Thursday, December 27, 2012

Sky Above the Clouds

by Drew Martin
This morning I was transported to another time and place while I was making silver dollar pancakes. The numerous, playful shapes and proximity to one another on the black pan reminded me of Georgia O'Keeffe's oil painting Sky Above the Clouds (top), which reminded me of a friend from college. My friend lived in a house perched on a bluff over the ocean and is one of a handful of people I had the pleasure of meeting, who truly live a charmed life.

One night this friend and her housemates had a party, which she invited me to, so I stopped by and ended up in her room looking at a print of Sky Above the Clouds IV, which hangs in The Art Institute of Chicago (bottom). It is the most abstracted of the series, in which the clouds are elongated, like Band Aids, and packed together, like cars in a traffic jam, but there is nothing negative about the scene. These clouds are wooly sheep grazing on air, swabs of cotton floating in space, and a sky full of unadultered thought bubbles.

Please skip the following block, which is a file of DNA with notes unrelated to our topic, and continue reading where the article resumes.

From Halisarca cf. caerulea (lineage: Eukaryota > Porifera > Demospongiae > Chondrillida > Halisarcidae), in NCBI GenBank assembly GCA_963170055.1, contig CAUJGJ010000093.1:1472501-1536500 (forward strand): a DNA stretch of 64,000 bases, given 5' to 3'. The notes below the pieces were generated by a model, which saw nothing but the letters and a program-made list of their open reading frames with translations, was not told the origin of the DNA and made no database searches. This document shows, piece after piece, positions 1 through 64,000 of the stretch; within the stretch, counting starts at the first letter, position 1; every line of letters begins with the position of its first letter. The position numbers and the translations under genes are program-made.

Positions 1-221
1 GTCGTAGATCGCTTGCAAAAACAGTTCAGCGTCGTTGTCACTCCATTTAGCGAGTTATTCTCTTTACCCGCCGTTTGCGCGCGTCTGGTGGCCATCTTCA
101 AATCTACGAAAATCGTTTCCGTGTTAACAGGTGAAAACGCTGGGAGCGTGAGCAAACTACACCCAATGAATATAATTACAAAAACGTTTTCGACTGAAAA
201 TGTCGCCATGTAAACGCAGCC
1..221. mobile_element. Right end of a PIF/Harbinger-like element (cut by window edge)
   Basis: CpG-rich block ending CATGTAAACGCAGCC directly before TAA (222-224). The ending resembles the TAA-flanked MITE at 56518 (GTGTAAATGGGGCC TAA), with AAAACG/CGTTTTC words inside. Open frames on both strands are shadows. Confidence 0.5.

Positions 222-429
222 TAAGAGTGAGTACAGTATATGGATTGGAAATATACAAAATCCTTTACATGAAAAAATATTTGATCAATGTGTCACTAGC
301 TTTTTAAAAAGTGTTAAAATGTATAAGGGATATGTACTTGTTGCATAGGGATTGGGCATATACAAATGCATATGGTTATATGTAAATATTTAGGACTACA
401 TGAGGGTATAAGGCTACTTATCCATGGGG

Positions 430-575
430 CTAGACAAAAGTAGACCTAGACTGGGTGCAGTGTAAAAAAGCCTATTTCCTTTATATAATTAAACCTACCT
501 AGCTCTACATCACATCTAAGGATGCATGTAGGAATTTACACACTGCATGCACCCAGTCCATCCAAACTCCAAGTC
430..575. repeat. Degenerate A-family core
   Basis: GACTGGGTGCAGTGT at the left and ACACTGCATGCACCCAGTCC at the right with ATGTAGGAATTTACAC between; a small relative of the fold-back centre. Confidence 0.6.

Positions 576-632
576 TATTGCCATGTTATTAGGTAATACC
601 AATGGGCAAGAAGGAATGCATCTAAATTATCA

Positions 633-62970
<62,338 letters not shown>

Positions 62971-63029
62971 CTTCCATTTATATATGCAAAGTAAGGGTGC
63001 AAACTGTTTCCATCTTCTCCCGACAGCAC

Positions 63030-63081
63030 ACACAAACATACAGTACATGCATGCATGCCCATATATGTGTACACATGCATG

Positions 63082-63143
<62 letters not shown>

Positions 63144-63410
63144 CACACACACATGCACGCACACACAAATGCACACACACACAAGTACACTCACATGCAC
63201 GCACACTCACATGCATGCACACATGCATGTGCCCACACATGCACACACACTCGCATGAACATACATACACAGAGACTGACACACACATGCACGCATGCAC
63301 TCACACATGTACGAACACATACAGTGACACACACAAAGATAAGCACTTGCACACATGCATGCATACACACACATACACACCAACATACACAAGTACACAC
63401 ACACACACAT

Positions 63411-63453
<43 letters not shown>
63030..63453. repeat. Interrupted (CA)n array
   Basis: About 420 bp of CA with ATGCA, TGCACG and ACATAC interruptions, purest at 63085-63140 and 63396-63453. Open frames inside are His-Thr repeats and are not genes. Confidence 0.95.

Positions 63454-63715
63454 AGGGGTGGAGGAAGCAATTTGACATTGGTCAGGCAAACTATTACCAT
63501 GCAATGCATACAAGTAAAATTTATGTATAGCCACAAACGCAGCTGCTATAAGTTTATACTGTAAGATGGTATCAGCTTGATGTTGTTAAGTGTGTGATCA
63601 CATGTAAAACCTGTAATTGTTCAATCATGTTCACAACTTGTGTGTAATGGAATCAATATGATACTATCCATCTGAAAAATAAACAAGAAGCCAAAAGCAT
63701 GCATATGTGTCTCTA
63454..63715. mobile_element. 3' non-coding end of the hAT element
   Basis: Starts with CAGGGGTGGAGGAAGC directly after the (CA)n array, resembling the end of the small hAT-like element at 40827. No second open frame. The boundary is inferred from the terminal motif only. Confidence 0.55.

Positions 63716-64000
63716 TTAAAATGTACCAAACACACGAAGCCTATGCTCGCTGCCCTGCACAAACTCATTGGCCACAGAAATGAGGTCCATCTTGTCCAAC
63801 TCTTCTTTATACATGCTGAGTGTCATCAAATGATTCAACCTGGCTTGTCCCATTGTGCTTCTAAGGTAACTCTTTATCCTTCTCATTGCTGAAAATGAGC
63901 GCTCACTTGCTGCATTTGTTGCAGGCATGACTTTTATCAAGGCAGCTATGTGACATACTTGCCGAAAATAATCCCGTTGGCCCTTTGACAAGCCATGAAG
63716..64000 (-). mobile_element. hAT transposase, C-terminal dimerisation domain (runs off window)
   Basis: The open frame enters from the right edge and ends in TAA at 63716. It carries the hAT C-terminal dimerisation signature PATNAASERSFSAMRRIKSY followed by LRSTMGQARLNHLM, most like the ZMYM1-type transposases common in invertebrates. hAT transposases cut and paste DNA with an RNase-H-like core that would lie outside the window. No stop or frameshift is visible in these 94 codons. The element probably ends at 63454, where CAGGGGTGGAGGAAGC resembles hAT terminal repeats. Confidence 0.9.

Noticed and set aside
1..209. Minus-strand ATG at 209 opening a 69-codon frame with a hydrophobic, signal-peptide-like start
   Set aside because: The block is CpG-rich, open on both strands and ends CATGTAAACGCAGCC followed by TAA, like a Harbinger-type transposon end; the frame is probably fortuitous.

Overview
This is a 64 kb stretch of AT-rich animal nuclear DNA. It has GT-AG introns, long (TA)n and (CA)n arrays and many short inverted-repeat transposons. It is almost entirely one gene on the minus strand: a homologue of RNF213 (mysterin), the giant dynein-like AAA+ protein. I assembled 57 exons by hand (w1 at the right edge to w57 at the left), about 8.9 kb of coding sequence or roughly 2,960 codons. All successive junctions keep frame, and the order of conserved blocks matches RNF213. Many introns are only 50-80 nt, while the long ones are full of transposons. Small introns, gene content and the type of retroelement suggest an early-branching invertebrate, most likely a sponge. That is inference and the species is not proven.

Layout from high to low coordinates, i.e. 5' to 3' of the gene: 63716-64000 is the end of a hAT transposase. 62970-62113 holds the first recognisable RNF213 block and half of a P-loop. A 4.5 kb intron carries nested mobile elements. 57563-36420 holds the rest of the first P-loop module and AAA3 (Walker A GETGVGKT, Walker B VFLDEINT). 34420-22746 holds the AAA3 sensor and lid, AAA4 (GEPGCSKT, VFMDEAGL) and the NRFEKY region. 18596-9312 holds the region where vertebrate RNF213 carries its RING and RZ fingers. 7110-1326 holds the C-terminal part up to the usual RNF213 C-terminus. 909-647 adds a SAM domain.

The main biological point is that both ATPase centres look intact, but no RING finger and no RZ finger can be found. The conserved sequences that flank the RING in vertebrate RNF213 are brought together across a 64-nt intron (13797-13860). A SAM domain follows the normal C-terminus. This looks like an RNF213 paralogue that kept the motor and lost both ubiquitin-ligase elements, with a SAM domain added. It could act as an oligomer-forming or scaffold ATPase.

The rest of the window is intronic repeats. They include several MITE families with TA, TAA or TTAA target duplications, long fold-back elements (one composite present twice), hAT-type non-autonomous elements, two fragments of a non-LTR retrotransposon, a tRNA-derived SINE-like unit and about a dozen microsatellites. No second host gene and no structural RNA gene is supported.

What I remember most about the encounter was that my friend was really into the painting and I was not into it. Now, of course, I am. That night she was explaining to me why she liked it to win over my dislike, and then a big, blond and very tan surfer guy walked in, and I exited like a cold draft.

My friend studied a year abroad, in Italy, where she met and fell in love with a handsome, young Peruvian street musician. She stopped by the copy shop where I worked during my college days, to introduce him to me before they set off to start a life together. He had long, shiny black hair. She had golden locks. They looked good together and truly happy with each other. Now they live in the Andes and have three beautiful children. They have an inn and give tours of the region, including Machu Picchu.

I often think about  this painting, my friend, and that evening, but this morning, while standing over the warm skillet and looking out on a wintry landscape, I made the connection between her appreciation of the painting and a charmed life. What I did not like about the painting 20 years ago was that it was too nice, too sweet, and too romantic. I fought its positive vibe and desired something more challenging. I missed the point, and with that I missed out on many things.